Kid Adrift is one of our main “picks” for next year after causing a stir recently with the ‘Oxytocin‘ EP and energetic live showcases. The music is a potent mix of electronic influences and a harder, rock edge. We chat with the project’s mastermind Iain Campbell about getting a band together, blurring the line between alternative music and catchy pop, his influences and exciting future plans.
“We love a good pop melody in the same vein as obscure, experimental stuff”
S] Your influences range from Nine Inch Nails through to Aphex Twin – what inspires you to meld electronic and rock music together?
KA] Four of us play in the band, having varied tastes and backgrounds in music its more of an organic process than something conscious. Often if we’re writing on piano classical influences creep in, or maybe something closer to metal on guitar, for example. It’s an incredible time when technology allows you to experiment with endless instruments and sounds, anything’s possible – that’s how we like to approach writing.
S] Is it your aim to communicate to both fans of alternative music genres like rock and industrial and more “mainstream” styles of pop and dubstep?
KA] We write what we’d like to hear. If fans of alternative and mainstream music can get something from our stuff – great. We love a good pop melody in the same vein as obscure, experimental stuff. There’s no great divide – some of my favourite melodies in industrial music, when stripped of all the production, work equally in a pop context.
S] Over the course of your history, how have your surroundings contributed to the way that you write music?
KA] As a kid I moved about a lot. I was a complete loner to be honest! I lived in some places with stunning scenery though which definitely had an impact on the music – some really diverse surroundings in a relatively short amount of time. The silence and space in Scotland is where I find it easiest to write. My village is enveloped in these huge rolling hills which go completely black at night against an almost unnatural neon orange sky backdrop.
S] Can you explain the personal significance of your breakthrough track ‘Oxytocin’?
KA] The lyrics are completely over the top but I wanted them to be, I watched someone have a brain haemorrhage in an ambulance one time, it changed my outlook on everything since.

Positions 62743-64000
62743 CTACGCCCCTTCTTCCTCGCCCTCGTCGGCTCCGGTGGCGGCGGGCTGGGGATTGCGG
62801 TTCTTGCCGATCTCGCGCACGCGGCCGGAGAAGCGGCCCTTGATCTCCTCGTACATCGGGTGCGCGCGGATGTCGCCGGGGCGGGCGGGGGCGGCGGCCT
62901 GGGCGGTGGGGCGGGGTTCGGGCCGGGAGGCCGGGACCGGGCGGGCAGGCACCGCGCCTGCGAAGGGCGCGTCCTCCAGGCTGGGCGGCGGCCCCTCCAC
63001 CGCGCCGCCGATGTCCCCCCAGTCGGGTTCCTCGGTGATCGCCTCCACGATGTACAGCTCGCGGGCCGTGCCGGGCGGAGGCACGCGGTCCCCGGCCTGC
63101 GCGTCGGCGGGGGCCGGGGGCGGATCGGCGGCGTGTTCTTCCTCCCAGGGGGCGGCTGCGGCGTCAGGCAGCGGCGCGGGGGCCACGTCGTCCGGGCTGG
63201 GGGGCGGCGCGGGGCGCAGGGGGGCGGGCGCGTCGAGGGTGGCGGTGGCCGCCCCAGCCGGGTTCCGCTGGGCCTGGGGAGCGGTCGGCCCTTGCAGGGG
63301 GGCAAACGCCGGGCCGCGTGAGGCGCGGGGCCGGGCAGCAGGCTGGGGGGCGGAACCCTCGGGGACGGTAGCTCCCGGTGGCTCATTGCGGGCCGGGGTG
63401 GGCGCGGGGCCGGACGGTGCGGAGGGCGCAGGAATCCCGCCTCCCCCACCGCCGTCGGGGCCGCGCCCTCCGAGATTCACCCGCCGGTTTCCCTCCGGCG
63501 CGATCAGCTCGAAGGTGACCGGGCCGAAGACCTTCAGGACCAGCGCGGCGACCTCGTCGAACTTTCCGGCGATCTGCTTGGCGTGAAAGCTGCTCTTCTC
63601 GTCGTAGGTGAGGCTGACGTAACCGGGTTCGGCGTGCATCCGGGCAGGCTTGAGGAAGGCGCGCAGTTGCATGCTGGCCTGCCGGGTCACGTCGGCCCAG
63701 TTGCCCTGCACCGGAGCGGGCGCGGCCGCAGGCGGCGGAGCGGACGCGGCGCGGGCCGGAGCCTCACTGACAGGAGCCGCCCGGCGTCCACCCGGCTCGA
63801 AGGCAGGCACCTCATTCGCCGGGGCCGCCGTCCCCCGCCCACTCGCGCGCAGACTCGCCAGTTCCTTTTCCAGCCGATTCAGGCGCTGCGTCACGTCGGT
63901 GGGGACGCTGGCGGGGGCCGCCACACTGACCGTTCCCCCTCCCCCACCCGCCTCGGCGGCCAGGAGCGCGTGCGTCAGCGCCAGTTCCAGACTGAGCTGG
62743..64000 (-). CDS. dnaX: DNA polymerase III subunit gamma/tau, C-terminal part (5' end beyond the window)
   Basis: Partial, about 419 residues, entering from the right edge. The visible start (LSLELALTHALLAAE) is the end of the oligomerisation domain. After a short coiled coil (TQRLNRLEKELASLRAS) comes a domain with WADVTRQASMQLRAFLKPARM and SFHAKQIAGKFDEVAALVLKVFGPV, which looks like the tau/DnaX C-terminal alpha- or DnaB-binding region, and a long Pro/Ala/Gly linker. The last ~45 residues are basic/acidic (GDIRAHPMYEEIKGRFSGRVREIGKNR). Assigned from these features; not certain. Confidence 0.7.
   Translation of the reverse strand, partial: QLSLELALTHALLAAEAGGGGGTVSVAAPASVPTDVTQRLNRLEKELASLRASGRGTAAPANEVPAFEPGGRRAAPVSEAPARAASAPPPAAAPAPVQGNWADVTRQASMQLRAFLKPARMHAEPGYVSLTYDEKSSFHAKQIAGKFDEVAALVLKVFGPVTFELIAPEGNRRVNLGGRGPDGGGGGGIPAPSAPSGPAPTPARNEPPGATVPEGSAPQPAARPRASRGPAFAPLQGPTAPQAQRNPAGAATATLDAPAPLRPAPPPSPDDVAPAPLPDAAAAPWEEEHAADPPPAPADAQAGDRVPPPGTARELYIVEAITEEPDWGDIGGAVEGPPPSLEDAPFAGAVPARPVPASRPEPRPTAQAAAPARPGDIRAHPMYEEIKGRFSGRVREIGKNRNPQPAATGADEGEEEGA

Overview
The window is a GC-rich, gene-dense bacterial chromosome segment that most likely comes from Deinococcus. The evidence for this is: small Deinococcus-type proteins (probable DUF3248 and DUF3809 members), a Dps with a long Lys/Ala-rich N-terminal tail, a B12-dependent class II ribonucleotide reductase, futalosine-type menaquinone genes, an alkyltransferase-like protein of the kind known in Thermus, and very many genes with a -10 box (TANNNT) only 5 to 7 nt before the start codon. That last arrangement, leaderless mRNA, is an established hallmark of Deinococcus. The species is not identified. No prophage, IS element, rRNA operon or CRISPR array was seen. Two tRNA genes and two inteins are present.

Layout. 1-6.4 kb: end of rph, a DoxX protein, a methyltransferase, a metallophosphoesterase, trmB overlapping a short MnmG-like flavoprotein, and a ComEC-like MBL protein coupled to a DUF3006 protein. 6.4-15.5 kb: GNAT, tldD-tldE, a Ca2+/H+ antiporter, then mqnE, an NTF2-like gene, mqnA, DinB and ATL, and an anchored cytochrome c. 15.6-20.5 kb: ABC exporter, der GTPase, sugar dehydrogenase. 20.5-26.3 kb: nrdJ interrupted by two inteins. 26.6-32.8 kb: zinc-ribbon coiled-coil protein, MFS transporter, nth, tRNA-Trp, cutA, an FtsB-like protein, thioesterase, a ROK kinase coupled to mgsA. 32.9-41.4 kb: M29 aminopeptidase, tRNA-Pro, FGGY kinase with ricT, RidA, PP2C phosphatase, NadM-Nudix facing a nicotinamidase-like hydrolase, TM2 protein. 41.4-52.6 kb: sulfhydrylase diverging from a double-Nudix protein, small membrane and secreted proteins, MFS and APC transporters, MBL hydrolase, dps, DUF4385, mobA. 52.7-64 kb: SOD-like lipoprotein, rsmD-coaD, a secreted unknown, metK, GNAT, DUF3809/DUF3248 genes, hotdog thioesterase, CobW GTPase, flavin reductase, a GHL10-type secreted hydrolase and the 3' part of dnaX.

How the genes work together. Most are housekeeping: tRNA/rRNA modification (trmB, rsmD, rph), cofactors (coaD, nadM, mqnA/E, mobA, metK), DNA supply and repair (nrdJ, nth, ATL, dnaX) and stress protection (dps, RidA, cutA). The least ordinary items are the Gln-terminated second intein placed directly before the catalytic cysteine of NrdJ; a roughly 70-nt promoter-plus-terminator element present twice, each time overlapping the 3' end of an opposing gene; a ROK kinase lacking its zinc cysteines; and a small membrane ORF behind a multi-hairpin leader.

S] What’s the most important song for you when you perform live, and why?
KA] That’s so difficult to answer – a lot of the time it really does depend on where we’re playing and who to. We’re opening a lot of our shows with a track called ‘Ochils‘ at the moment, which is probably one of our favourites play live. It’s named after the hills near me, and has so much contrast in it – from proper sub-bass filled rock-outs to quiet empty piano. It just really sets the tone for the rest of the show for us.
S] What are your biggest plans as we approach 2011?
KA] Our album will be out early 2011, we’re currently working on it and can’t wait to tour with it! That’ll happen from January beginning with the Q magazine show in London and Eurosonic Festival in Holland.
S] How will the latest material you are working on expand and move forward from the ‘Oxytocin’ EP?
KA] The new material is much more of a band project than previous material, which I predominantly wrote by myself in Scotland. It’s also the first time we’ve worked with a sound engineer, until now I recorded, played and produced everything myself on my laptop. So the new songs sound much more polished but still maintain a rawness and energy. We’re all very different in our musical tastes which inevitably impacts on the music, it’s great having lots of different ideas flying around to work with and you can definitely hear the evolution in the music.
S] How do you prefer life in the studio in contrast to playing live?
KA] Playing live brings the songs to life, it’s like the reward for hours working away in the studio. It’s always exciting writing and refining the songs and then the live show acts as the final test, the experiment to see whether they actually work and communicate to an audience. Although being trapped inside for so long at the moment is giving us serious cabin fever – we’re going to be pretty unhinged come the next set of shows. Should be fun!
S] We’re based up north in Yorkshire, how are you looking forward to playing dates in key areas like Leeds and Manchester in contrast to your new home of London?
KA] We can’t wait to play up north again – the crowds are always pretty mental. We played a stunning disused monastery a couple of weeks ago in Manchester which was probably one of our favourite gigs.
S] A couple of random questions now, you refer to ‘Chemical Soup’ in ‘Oxytocin’ – if you had to make a chemical soup, what would you put in it?
KA] I’ve not got much experience of chemicals but I know a load about soup coming from a wee village in Scotland, I go up to write in Scotland and stay with my gran in the country sometimes who makes insane soup. It’s rock ‘n’ roll, I know…
S] In the event of a zombie outbreak, what weapon would you use to defend yourself and why?
KA] Seven pears. I don’t think zombies agree with pears fundamentally, let alone seven of them.
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